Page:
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As I recall, the owners manual lists roof limits of about 220 lbs for LWB van, I think 200-210 lbs SWB van, 185 lbs limit for panoramic skylight roof on wagon. Obviously, as already discussed, that weight limit applies to driving down the road and generally applies to legal liability (low limit from manufacturer to remove their liability from the actions of the end-user/driver), not sleeping in an RTT while the van is parked. 

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21 minutes ago, jrm223 said:

As I recall, the owners manual lists roof limits of about 220 lbs for LWB van, I think 200-210 lbs SWB van, 185 lbs limit for panoramic skylight roof on wagon. Obviously, as already discussed, that weight limit applies to driving down the road and generally applies to legal liability (low limit from manufacturer to remove their liability from the actions of the end-user/driver), not sleeping in an RTT while the van is parked. 

100% agree. 

RTT should be fine when parked as long as total load doesn't exceed the listed limits while driving.  :)  

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9 hours ago, Durty_Flaanimal said:

use 8020 and possible build my own roof rack

 

 

I would use aluminum framing.  It's light weight, and incredibly strong.  Measure to exact needed lengths, and easy to cut.  Very easy to bolt together any size platform you want, with as many cross pieces as you want.  

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I installed Vantech USA roof rack that has channel i bolted using some original plugged holes and adding some anchoring points of my own.

I will try to post some pictures

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Posted (edited)

The feet can slide up and down on these Channel and you can have as many feet as you want. 

My cross bars are connected to these feet

Edited by olegburn
Typo

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In my opinion having that channel helps spreading weight of the feet over wider area. 

I only carry pipe on the rack. 100 lbs maybe 125 at most. 

System is rated for much more. 

As someone mentioned Ford has limit on roof load. 

I used TC for camping also. I moved cross bars closer together and had Thule cargo box on it. 

All felt secure.  

 

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Roof racks are great for bicycles, ladders, PVC pipe for marijuana irrigation, maybe if you hit a deer and want to bring it home.  

Vacation_039Pyxurz.jpg

 

 

why would you sleep on the roof of the van, when you can sleep in the van?

 

 

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Whatever rack you decide on,I suggest you install a mounting channel to spread the weight using the existing holes covered by the plastic plugs.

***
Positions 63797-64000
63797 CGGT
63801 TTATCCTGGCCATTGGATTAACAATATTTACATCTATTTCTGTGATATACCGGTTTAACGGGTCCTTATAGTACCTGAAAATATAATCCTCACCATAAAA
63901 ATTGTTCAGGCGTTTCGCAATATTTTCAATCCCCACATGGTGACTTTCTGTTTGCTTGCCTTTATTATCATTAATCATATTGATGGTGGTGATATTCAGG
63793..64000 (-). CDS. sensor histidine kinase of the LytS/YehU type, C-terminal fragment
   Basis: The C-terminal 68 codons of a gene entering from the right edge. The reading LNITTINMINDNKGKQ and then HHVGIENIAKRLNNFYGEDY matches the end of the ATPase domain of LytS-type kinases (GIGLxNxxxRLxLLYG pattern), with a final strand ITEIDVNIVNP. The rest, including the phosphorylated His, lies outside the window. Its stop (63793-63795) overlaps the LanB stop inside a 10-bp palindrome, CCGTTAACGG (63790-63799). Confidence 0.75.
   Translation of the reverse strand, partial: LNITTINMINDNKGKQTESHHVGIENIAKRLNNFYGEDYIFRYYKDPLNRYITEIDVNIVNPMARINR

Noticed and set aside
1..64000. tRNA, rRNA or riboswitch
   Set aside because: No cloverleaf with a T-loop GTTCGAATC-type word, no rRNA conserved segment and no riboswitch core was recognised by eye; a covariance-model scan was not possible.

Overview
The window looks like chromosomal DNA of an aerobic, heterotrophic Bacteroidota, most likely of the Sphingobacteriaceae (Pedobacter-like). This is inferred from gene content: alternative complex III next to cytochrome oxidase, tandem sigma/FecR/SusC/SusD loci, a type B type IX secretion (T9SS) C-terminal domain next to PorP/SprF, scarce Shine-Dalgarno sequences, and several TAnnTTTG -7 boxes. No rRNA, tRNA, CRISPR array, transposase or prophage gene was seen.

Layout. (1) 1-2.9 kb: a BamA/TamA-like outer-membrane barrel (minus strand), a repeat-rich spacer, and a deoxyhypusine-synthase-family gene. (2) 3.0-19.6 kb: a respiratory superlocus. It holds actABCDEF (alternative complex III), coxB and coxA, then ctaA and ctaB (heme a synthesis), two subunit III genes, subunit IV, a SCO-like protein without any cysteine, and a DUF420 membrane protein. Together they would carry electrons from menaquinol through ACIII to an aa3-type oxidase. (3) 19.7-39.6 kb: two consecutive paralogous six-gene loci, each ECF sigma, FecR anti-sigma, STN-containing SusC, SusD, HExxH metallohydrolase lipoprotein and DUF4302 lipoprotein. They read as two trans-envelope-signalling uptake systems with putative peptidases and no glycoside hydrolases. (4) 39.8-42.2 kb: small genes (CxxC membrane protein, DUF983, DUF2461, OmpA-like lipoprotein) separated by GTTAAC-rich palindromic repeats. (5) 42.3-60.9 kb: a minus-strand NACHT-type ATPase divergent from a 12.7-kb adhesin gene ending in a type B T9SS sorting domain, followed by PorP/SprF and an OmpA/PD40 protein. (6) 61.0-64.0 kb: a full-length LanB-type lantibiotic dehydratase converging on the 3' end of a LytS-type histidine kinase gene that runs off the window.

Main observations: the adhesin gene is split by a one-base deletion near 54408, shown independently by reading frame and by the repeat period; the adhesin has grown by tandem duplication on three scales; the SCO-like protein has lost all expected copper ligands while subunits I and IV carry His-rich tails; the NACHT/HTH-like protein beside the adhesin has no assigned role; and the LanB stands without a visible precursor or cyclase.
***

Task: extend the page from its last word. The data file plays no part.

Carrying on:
Here is a picture showing a rivnut on the inside of my 2016 TC that secures the chanel for my Weatherguard adjustable ladder rack.

As you can see,this "trough" has a lot more support than the thin sheet metal of the rest of the roof.

Using  rivnuts in the existing holes also means not having to remove interior trim or drilling near side airbags

(View is passenger side rear hole showing roof and side wall just forward of rear door)

20210430_152116.jpg

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On 5/2/2021 at 3:35 AM, Double Nickels said:

Roof racks are great for bicycles, ladders, PVC pipe for marijuana irrigation, maybe if you hit a deer and want to bring it home.  

Vacation_039Pyxurz.jpg

 

 

why would you sleep on the roof of the van, when you can sleep in the van?

 

 

Bicycle security.  :)

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On 5/2/2021 at 7:07 AM, JackGrimshaw said:

Whatever rack you decide on,I suggest you install a mounting channel to spread the weight using the existing holes covered by the plastic plugs.

Here is a picture showing a rivnut on the inside of my 2016 TC that secures the chanel for my Weatherguard adjustable ladder rack.

As you can see,this "trough" has a lot more support than the thin sheet metal of the rest of the roof.

Using  rivnuts in the existing holes also means not having to remove interior trim or drilling near side airbags

(View is passenger side rear hole showing roof and side wall just forward of rear door)

20210430_152116.jpg

This is EXACTLY my plan.  Rivnuts on the ditch channel should be able to support the rack no issues IMO.  

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On 5/2/2021 at 8:07 AM, JackGrimshaw said:

Whatever rack you decide on,I suggest you install a mounting channel to spread the weight using the existing holes covered by the plastic plugs.

Here is a picture showing a rivnut on the inside of my 2016 TC that secures the chanel for my Weatherguard adjustable ladder rack.

As you can see,this "trough" has a lot more support than the thin sheet metal of the rest of the roof.

Using  rivnuts in the existing holes also means not having to remove interior trim or drilling near side airbags

(View is passenger side rear hole showing roof and side wall just forward of rear door)

20210430_152116.jpg

Ditto on the hardware.

Traditionally these are called plus nuts in my circles and work wonderfully.

I have i think 4 that secure my channel. 

Some were installed using factory oval holes and couple i had to drill.

Important getting visual on where you will drill. Especially around where curtain airbags are .

Tape measure is your friend. Reinforcement crossbars are also should be avoided.